And even better, we’ve added some tips and insights from Tim Felkner, a serial entrepreneur and restaurant consultant from San Francisco.
The executive summary acts as an overview for your restaurant business plan.
Think of it as “feeding the imagination,” with descriptions helping the customer visualise how their meal will look and taste.
If you can test the menu ahead of time and add that information in the business plan, all the better.
“I think if a business plan is overly optimistic and says, ‘Oh, we’re going to beat our competition in every category,’ that’s probably not realistic.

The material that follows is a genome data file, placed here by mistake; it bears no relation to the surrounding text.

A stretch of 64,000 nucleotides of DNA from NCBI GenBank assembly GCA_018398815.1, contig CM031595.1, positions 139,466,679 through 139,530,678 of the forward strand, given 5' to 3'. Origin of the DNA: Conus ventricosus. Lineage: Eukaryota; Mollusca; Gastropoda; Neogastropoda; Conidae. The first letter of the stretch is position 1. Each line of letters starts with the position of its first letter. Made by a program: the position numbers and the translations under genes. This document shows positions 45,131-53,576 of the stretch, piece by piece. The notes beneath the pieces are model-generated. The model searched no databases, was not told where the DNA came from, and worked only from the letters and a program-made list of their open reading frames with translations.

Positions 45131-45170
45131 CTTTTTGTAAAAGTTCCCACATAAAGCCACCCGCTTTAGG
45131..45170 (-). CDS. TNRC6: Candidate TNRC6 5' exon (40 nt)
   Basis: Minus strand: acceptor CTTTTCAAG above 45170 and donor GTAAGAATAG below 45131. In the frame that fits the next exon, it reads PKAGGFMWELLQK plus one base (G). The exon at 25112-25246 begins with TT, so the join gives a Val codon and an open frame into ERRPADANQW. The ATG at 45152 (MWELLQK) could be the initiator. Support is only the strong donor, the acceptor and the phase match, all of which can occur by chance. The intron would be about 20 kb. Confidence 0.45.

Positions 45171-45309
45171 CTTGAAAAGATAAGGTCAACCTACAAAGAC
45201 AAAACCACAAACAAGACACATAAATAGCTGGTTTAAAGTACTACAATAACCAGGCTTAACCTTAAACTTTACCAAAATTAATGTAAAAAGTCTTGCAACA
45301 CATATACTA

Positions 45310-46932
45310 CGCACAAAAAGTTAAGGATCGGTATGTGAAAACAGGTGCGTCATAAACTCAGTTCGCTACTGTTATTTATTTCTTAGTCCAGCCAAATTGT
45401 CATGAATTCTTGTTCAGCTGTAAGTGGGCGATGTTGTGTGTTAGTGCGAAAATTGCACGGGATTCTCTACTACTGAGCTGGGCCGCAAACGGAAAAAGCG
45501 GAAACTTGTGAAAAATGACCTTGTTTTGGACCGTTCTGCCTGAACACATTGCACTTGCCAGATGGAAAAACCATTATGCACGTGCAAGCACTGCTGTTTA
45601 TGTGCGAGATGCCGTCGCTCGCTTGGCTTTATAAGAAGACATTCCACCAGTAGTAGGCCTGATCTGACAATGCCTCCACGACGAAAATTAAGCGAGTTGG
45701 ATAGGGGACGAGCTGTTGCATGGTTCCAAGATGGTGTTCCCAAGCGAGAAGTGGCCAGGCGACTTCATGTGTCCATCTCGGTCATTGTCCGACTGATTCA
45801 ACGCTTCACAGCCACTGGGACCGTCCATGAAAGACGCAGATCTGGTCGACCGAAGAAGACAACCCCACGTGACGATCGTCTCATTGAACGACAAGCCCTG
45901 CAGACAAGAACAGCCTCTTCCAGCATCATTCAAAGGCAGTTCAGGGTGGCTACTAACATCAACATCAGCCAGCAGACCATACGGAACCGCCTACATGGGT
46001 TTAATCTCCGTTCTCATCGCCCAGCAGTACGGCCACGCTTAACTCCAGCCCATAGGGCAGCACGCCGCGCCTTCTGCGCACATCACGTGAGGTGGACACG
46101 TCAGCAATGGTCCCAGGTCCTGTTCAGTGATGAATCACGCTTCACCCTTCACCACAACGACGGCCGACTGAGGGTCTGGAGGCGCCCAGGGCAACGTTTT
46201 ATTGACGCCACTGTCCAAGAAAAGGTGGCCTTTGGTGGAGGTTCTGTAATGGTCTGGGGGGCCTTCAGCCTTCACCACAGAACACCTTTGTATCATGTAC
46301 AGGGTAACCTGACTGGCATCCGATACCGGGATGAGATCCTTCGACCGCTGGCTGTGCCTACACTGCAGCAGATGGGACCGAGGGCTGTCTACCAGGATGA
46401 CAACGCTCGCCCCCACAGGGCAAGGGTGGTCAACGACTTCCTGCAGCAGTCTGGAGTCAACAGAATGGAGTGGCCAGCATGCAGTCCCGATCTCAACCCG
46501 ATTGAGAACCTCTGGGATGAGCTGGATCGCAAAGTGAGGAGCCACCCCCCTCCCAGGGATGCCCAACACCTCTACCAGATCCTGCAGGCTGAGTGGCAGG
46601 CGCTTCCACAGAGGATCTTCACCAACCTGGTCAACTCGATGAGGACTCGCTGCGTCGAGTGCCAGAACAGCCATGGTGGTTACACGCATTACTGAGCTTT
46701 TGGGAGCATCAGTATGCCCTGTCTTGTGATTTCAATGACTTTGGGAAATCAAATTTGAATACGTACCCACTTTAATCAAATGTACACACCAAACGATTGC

You’re probably going to be able to beat your competition in some categories and not others.” What to include: Everyone — including investors — wants to know what’s getting served up at your restaurant, so be thorough when writing out a sample menu in your business plan.This section is designed specifically for you to include menu items, descriptions and the ingredient lists needed to make your food and drinks.Descriptions heavily influence whether people gel with your menu, so they can be used as a marketing tactic.A SWOT analysis studies strengths (competitive advantages), weaknesses (shortcomings or lack of expertise), opportunities (that your restaurant can benefit from), and threats (that you’ll need to beat).Splitting these areas out makes it easier to make the most of the good and plan to tackle the bad.There’s always new competition, new trends and new local developments that change the landscape you work in.This is why it’s important to be honest about the potential struggles you might face.And all of that tends to matter and influences whether your business is going to be successful or not,” says Tim.Few (if any) businesses have a perfect market position. Now it’s time to get serious about the mechanics of how you’ll get it off the ground and make money.Investors, co-founders and partners are going to be an important part of the journey.